If your new year’s resolution includes cutting back on butter, you might re-think it. After years of being shunned as a contributor to heart disease, butter is in again.

    Recorded use of butter dates to 2,000 years B.C. (the history of butter).

    At butter’s peak in the 1920s, annual per capita consumption in the U.S. was 18 pounds about 72 sticks. At its nadir, in 1992, with research reports giving it the thumbs-down, per capita consumption dropped to 4 pounds.

    As recently as 2006, margarine sales outpaced butter’s. For those on a budget, margarine was/is $1 to $2 per pound less expensive.
     
    THE HISTORY OF MARGARINE

    In 1913, French chemist Michel Eugène Chevreul discovered margaric acid; but it was not turned into a foodstuff until much later.

    Commercial margarine was invented in France in the 1860s, when Emperor Napoleon III offered prize money to whomever could find a cheaper substitute for butter, to feed the army and the poor.

    A French chemist, Hippolyte Mège-Mouriés, took the prize by inventing oleomargarine, an imitation butter made from refined vegetable oil and water. He patented it in 1869.

    Yet, while margarine was served to the army, it never took off in France: The French knew which side their bread was buttered on (the history of margarine).

    The good news: He sold the patent to the U.S. Dairy Company in 1871. Butter became very expensive during the Great Depression, and World War II rationed the supply, as dairy farmers went off to war. Margarine came into its own.
     
    LEAVING BUTTER BEHIND: THE 1980s

    Margarine never passed through the doors of our mother’s house. Her palate would only accept the best creamery butter, plus lard for her lauded pie crusts.

    When we first tasted margarine on bread in the college cafeteria, we agreed: Better no bread spread than one of vegetable oil.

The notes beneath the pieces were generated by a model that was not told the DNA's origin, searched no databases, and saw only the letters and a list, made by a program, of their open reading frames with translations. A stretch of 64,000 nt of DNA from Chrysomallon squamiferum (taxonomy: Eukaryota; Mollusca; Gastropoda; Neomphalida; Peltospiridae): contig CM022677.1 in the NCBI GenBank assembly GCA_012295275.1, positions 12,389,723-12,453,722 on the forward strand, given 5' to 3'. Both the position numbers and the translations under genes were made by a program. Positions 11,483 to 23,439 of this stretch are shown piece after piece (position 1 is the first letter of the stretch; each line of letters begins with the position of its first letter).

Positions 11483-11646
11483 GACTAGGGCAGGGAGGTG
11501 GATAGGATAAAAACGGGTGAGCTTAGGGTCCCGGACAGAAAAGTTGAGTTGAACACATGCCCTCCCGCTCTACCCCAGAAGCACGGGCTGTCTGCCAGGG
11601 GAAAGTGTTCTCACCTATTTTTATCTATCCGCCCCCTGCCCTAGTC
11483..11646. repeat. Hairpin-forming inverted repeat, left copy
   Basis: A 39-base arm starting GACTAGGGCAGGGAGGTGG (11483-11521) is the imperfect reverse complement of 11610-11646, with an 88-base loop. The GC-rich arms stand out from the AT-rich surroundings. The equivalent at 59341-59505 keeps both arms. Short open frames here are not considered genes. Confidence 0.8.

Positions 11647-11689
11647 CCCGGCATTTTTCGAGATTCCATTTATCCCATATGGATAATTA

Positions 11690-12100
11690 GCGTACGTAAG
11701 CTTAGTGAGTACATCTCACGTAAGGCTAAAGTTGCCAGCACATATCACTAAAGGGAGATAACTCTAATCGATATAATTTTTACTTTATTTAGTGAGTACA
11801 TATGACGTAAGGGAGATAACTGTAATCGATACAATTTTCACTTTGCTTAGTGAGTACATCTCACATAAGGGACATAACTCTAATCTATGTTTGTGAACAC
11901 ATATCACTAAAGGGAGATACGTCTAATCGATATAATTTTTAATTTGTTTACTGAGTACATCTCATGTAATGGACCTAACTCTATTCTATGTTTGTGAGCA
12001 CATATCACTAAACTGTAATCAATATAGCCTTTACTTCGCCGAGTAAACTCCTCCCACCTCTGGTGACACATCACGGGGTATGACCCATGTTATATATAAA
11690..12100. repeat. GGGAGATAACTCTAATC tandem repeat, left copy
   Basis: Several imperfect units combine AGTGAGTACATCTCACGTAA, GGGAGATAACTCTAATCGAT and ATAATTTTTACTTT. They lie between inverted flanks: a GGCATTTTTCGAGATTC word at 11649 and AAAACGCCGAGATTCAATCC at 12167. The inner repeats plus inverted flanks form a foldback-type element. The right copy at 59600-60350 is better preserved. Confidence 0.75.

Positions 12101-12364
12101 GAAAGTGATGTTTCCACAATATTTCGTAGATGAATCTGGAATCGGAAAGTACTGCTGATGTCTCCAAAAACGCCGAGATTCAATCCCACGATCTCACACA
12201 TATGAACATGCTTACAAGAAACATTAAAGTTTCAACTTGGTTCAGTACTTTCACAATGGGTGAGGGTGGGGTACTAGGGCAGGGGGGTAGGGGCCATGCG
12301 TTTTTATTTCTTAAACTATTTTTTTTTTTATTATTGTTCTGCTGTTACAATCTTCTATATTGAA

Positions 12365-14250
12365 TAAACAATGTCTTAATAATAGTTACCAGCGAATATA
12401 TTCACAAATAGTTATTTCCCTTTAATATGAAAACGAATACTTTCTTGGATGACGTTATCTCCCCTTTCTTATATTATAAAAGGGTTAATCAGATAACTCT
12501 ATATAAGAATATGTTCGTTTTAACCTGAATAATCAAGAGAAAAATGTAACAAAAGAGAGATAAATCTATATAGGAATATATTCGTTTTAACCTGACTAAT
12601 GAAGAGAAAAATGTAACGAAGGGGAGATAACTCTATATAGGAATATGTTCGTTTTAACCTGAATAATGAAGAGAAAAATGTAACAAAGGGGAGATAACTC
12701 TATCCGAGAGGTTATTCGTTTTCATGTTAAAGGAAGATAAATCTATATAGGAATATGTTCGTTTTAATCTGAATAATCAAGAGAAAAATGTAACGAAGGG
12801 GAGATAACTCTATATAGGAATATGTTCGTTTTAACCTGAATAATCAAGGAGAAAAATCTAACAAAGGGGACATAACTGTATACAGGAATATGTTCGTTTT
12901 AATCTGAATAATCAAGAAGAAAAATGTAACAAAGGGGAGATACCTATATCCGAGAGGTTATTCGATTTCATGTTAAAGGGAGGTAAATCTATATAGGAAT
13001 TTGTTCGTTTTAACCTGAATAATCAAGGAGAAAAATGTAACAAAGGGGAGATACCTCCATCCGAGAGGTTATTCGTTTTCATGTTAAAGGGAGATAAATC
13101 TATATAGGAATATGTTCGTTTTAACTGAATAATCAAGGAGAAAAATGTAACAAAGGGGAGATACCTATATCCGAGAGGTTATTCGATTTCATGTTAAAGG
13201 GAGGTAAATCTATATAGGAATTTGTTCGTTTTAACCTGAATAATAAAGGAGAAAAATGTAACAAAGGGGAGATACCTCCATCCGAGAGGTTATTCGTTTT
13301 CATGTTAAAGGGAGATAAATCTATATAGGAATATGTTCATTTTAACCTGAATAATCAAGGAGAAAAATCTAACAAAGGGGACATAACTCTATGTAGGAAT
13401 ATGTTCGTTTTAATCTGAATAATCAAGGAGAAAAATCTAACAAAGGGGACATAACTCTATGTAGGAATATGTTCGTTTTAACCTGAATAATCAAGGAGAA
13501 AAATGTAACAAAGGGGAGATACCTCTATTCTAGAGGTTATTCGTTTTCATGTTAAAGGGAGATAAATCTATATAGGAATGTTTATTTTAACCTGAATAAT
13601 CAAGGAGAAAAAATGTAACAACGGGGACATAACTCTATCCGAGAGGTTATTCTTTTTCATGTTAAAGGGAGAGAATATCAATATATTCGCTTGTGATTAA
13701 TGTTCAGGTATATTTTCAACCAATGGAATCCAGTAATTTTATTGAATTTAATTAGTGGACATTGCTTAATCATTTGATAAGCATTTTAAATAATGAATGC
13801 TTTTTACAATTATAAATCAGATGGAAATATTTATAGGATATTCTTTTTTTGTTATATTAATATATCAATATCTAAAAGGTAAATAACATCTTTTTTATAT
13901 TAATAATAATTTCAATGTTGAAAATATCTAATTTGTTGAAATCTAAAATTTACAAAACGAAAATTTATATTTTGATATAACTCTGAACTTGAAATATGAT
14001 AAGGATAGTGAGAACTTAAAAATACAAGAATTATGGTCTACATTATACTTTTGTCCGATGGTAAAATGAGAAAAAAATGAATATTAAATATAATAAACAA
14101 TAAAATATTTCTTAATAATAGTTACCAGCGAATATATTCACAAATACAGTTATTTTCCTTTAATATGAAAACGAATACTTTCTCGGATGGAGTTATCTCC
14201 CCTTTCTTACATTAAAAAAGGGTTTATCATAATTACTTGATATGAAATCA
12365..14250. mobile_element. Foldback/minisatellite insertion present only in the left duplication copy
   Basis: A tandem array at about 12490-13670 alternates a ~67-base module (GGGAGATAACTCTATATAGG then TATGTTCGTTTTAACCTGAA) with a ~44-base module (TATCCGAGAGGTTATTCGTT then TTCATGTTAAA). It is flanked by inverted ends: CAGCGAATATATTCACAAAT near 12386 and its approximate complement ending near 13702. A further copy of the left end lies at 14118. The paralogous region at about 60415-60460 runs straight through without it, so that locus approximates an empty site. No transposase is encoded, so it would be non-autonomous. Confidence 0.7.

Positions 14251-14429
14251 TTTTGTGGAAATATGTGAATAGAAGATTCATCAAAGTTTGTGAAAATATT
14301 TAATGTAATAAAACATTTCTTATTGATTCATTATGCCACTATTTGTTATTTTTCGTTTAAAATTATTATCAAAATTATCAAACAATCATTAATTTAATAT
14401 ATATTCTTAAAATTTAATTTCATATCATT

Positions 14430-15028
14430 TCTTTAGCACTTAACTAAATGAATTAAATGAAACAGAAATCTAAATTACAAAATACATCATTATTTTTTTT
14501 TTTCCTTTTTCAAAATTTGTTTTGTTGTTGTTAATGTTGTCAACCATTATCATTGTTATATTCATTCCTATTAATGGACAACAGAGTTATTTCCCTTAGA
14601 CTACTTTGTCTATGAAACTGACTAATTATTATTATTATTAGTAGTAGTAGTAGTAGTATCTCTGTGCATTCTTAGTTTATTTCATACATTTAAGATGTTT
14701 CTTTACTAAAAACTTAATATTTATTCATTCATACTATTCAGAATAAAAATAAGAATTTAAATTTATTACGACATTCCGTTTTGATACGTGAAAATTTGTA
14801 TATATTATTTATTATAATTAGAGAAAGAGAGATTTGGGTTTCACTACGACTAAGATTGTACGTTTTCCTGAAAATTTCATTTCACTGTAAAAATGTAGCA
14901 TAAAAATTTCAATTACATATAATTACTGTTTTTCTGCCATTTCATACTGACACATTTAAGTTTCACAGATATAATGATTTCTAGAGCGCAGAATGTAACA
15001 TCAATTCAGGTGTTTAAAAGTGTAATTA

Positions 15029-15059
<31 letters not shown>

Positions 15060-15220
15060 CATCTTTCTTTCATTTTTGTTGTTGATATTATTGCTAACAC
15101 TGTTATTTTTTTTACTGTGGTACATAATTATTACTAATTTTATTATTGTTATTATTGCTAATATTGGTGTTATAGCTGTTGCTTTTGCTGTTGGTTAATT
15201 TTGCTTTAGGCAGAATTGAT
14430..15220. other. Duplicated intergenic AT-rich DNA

To those who can taste the difference, there is no substitute for butter in baking. We could tell at first bite if a cookie or cake was not made with butter…and tossed it.

    But it was the attribution of heart disease to animal fats that caused many people to back off of butter. Beginning in the 1980s, Americans were programmed by mass media reports to equate butter and fat with heart disease and poor health, and to head to low fat diets.

    Fortunately, research pointed to heart-healthy olive oil as an alternative, and many of us decamped to EVOO.

    But over the past few years, new research has deflated the biggest myths about cholesterol. It’s OK to eat an egg every day, and to butter your bread. And you need at least a tablespoon a day of butter or oil for skin and hair health. Add a second tablespoon of EVOO for heart health.

    These studies have shown that consuming butter (within reason, as with any food) is not bad for you, but is actually beneficial (source).

    Butter is full of vitamins and healthy fatty acids that help prevent tooth decay, cancer and even obesity (!). [NOTE: THE NIBBLE is not a medical expert. Consult with yours if you have questions or issues.]

    Animal fats are no longer demonized, at roughly the same time as plant-based trans fats were removed from the marketplace. The result: an animal fat renaissance.

    Americans have responded to the news. According to the U.S. Department of Agriculture, per capita consumption rose to 23 sticks of butter, the highest quantity since World War II.